Staff should aim to ensure that individual patients are clearly made aware of their named nurse. However, uness patients can remember this information the effectiveness of the named nurse system may be impeded. In mental health settings psychotic disorders, mood disorders and other psychiatric conditions are associated with varying degrees of cognitive impairment leading to disorientation and poor concentration, attention and memory. In addition, some features of psychotic illness include persecutory and paranoid beliefs, which may prevent patients from developing a rapport with others, including their named nurse.
Methods to increase patient awareness
The patient’s named nurse should always be visible, through the use of name badges, whiteboards and names listed in bed spaces. Named nurses can also introduce themselves to patients - whether on mental health or general wards, and any other members of staff should do the same.
The whole team should also be made aware of a patient’s care plan and briefed in a concise manner during handovers. The different aspects of a care plan may apply to different nurses because of their different skill sets. Therefore delegation may be more appropriately carried out by the nurse in charge and, though there is one named nurse, each member of the unit must practise with utmost accountability and autonomy (Kennedy, 1999).
So far, nationwide implementation of the named nurse policy has brought about mainly structural changes, but an attitudinal change is also necessary. The main argument leading to resistance is primarily concerned with resources. However, the concept of named nursing is driven 30% by resources and 70% by attitude. To be implemented fully, it needs total backing in spirit rather than just mere acceptance.
Essentially, named nursing can help a patient through an anxious and disorientating time simply through improved rapport and a patient-centred care approach. Fig 2 offers some tips on how to introduce named nursing in practice.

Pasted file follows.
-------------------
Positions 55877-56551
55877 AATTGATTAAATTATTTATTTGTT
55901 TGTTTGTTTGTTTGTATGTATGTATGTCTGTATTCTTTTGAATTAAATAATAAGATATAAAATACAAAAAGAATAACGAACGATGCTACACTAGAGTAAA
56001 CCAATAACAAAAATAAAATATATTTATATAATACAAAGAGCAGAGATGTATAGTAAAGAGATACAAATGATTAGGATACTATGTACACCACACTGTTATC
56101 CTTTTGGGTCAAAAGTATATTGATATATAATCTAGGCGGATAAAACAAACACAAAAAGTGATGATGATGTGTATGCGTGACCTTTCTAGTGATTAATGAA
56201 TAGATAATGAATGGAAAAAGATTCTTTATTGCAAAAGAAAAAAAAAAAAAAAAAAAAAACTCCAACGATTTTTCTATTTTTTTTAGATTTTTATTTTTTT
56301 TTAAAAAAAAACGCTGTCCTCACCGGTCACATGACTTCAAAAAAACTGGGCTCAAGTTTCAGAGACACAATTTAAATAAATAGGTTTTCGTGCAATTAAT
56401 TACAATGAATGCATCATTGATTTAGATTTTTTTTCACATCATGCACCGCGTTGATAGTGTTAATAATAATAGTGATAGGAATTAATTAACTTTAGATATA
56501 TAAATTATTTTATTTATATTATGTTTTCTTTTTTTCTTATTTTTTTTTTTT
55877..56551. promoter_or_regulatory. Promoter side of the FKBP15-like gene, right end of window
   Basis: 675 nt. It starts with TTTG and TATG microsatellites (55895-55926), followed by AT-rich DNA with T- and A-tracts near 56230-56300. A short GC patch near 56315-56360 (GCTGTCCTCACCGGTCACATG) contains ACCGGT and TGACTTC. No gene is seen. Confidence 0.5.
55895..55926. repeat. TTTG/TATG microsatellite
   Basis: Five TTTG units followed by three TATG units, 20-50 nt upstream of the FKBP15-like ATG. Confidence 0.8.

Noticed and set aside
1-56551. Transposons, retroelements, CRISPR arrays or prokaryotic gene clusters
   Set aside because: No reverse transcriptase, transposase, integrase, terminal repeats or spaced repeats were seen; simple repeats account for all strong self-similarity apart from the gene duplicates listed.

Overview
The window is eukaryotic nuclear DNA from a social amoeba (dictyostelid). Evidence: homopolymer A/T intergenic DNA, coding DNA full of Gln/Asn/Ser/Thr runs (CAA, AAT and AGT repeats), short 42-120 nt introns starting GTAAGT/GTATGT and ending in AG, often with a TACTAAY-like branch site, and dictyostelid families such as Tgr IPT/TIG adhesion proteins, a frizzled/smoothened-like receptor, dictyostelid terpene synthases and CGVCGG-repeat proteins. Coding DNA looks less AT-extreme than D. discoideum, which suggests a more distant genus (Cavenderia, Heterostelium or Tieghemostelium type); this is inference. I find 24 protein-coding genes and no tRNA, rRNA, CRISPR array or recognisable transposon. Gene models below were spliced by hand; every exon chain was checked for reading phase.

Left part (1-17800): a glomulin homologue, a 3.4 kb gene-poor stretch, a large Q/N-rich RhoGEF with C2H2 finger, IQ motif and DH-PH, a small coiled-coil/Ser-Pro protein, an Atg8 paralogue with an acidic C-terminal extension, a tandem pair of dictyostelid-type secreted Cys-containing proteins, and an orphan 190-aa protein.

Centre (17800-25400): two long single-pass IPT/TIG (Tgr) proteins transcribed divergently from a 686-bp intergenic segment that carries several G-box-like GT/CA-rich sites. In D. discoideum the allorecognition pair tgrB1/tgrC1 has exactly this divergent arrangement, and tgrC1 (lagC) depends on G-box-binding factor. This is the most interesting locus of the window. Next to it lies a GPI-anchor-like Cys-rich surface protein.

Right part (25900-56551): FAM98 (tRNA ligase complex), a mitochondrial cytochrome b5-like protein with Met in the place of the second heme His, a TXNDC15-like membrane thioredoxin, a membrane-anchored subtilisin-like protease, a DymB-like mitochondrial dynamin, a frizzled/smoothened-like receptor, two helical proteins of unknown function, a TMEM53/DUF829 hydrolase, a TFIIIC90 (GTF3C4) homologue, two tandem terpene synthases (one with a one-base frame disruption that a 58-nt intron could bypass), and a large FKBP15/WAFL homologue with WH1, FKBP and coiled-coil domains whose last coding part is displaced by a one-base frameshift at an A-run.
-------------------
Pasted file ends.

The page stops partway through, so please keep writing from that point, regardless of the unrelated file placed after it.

Implications for practice
The following recommendations should be implemented to promote patient awareness of named nurses.
- Nurses (and other healthcare staff) should wear name badges at all times.
- Patients can be given cards (similar to a business card) on admission with the name of their designated nurse.
- Each bed space door should display the patient’s named nurse.
- The named nurse of each patient should be displayed above each bed.
- Named nurses must introduce themselves to their respective patient within 24 hours of admission and this should be documented on the admission checklist.
- If the named nurse is on night shift or on leave, the associate nurse should introduce her or himself to the patient.
- This audit should be repeated out after these recommendations have been implemented.
This audit demontrated that only a small number of patients in the hospital studied knew who their named nurse was - it is likely that the situation is similar in other trusts, despite the system having been introduced over a decade ago. Attention must therefore be given to improving practice in this area.
Being an inpatient in mental health services can be a daunting, frightening and confusing experience. Named nurses can play an important role in guiding patients through this difficult journey. Patients can put their trust in their named nurse, promoting a therapeutic alliance that assists the nurse to make regular assessments of the patient’s mental state, risk and inpatient progress. Named nurses are then suitably placed to give feedback to the multidisciplinary team, playing a vital part of the team’s decision-making process.